With Employee Experience (EX) as a rising trend, is there still a place for Employee Engagement (EE)? Surely, one makes the other unnecessary? We don’t think so. In fact, the two concepts shouldn’t be competing for your budget: you need both to unlock your people potential and add value to your business. So what’s the difference between the two? And how do they fit together?
We all know about the link between Employee Engagement and business performance. However, Employee Engagement scores globally are on the decline, despite all the effort organisations put in to improving it. In many organisations, EE is literally someone’s job. So why are we seeing this trend?
Simple: we’re in an experience economy, where memorable events are the product that customers – or in this case, employees – remember.
The issue is that many organisations aren’t focusing on what matters to their people: the experience they get at work. Sure, we’re looking at areas of EE concern to tackle based on our annual survey; areas that often sit comfortably under HR’s remit. But are we designing and delivering a holistic Employee Experience aligned to our business goals and Customer Experience (CX)? Is HR (as the owner of values and culture) involved in office redesign or process improvement. Probably not.
But what if they were? What we gave our people great experiences at every employee touchpoint? We’d see a rise in engagement.
Employee Engagement is usually a point-in-time measure gathered in an annual engagement survey. Employee Experience on the other hand is a dynamic, continually changing phenomena. It needs to be understood and addressed as and when: it needs continuous listening. Real-time data tools like pulse surveys and always-on feedback systems have replaced annual surveys in the EX organisation.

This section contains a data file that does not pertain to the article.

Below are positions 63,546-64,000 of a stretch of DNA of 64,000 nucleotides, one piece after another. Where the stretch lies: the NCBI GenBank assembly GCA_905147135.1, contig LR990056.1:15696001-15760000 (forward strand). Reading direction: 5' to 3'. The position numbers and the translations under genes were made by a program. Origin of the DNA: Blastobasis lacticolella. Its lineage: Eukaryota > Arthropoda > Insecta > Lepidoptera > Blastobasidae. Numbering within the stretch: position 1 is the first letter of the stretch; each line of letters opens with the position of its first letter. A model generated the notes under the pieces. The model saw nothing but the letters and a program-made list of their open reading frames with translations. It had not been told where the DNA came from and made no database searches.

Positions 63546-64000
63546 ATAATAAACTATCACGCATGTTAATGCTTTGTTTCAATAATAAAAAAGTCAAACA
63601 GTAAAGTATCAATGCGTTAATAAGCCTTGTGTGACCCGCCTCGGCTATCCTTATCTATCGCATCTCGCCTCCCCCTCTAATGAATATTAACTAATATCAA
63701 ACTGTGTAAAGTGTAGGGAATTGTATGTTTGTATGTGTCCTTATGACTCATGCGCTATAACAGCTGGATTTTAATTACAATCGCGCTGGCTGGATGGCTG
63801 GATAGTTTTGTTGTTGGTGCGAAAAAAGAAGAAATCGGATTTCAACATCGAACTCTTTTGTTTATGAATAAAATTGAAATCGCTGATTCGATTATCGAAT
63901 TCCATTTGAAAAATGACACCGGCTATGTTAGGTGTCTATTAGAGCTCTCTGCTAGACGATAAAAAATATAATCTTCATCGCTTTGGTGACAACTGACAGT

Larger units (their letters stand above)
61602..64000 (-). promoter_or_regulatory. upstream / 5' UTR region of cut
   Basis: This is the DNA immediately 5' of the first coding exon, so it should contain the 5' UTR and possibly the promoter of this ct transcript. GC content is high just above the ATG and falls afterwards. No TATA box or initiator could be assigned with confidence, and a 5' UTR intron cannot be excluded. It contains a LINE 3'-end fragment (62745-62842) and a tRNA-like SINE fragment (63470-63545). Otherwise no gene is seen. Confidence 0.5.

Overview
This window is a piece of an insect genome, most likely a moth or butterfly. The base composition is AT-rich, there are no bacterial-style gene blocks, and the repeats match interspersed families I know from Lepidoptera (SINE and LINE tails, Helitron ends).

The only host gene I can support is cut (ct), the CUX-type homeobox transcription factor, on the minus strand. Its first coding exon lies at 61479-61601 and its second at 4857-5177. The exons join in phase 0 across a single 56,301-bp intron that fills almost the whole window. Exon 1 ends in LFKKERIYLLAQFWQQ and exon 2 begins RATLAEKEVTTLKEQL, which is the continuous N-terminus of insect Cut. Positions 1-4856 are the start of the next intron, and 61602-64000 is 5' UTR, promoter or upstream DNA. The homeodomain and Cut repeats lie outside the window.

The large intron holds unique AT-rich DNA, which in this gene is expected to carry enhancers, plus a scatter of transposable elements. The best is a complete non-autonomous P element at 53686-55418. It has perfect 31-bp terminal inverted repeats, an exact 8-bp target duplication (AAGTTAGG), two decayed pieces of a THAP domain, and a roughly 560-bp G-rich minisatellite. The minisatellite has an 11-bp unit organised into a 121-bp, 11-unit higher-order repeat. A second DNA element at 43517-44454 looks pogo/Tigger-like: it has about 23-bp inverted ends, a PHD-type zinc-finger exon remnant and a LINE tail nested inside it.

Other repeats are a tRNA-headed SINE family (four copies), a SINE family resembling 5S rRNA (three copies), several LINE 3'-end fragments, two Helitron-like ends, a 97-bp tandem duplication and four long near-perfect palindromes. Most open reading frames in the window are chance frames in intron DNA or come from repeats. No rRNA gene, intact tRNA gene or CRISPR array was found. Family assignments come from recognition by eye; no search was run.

That’s because today’s EX organisation is data-driven. These companies build (or buy) analytical capabilities to integrate data from different People & Culture disciplines (think performance, health & wellbeing, diversity & inclusion, physical workplace design and leadership). Standard, right? Where EX organisations go further is in gathering data from customer experience, brand, technology and financials, and joining it all together to paint a picture of EX versus performance.
Employee Engagement is often seen as something HR owns – sometimes it’s even a departmental KPI! But because Employee Experience is closely related to brand, marketing, customer experience, technology and facilities, it’s seen as a critical component of running a sustainable business. And HR gets left out in the cold.
This shouldn’t be the case. Employees are more than a workforce: as advocates they can promote your EX and products and services. The potential for employees as advocates goes far beyond referral schemes. This can be a serious competitive differentiator. One that means the traditional lines between HR, Customer and Marketing teams should fade as you start to treat your employees as your first customer.
And once you’ve broken down those barriers? You’ll start to see growth, innovation and increased performance. Plus, of course, those increased Employee Engagement scores.
July 2, 2018, Reetta Makinen